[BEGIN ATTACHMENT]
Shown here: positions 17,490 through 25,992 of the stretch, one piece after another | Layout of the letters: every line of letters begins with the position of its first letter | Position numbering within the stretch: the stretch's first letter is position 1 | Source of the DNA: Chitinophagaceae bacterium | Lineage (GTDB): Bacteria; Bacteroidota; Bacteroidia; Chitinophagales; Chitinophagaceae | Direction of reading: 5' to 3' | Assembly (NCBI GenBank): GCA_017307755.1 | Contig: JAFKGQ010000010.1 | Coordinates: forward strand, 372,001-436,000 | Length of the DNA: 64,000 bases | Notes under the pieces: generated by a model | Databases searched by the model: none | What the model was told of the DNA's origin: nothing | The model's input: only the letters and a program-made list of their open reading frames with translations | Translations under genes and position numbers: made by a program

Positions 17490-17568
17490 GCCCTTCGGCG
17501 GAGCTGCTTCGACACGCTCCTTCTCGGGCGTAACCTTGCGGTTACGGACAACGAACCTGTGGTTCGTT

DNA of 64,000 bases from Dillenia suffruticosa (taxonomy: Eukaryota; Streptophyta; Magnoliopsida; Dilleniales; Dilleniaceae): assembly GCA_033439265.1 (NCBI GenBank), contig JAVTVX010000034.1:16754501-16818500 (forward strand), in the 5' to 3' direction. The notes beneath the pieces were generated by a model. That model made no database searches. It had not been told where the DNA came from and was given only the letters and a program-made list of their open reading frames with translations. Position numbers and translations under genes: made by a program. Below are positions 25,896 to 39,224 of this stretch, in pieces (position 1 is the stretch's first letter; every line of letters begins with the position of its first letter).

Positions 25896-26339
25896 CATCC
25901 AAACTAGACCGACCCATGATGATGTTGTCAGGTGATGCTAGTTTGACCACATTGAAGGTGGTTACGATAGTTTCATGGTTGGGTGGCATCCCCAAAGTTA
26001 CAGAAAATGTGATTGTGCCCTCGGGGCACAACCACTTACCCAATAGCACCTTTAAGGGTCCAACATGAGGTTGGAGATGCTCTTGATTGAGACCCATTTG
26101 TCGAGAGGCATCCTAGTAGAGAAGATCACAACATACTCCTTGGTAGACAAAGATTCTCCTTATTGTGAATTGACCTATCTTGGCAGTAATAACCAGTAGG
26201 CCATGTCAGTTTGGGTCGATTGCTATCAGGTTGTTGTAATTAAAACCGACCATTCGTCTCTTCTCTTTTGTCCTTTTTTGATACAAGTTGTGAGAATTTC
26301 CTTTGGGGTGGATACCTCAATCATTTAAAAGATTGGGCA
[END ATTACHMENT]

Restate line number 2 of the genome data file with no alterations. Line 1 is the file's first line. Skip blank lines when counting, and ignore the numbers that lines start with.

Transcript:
Positions 17490-17568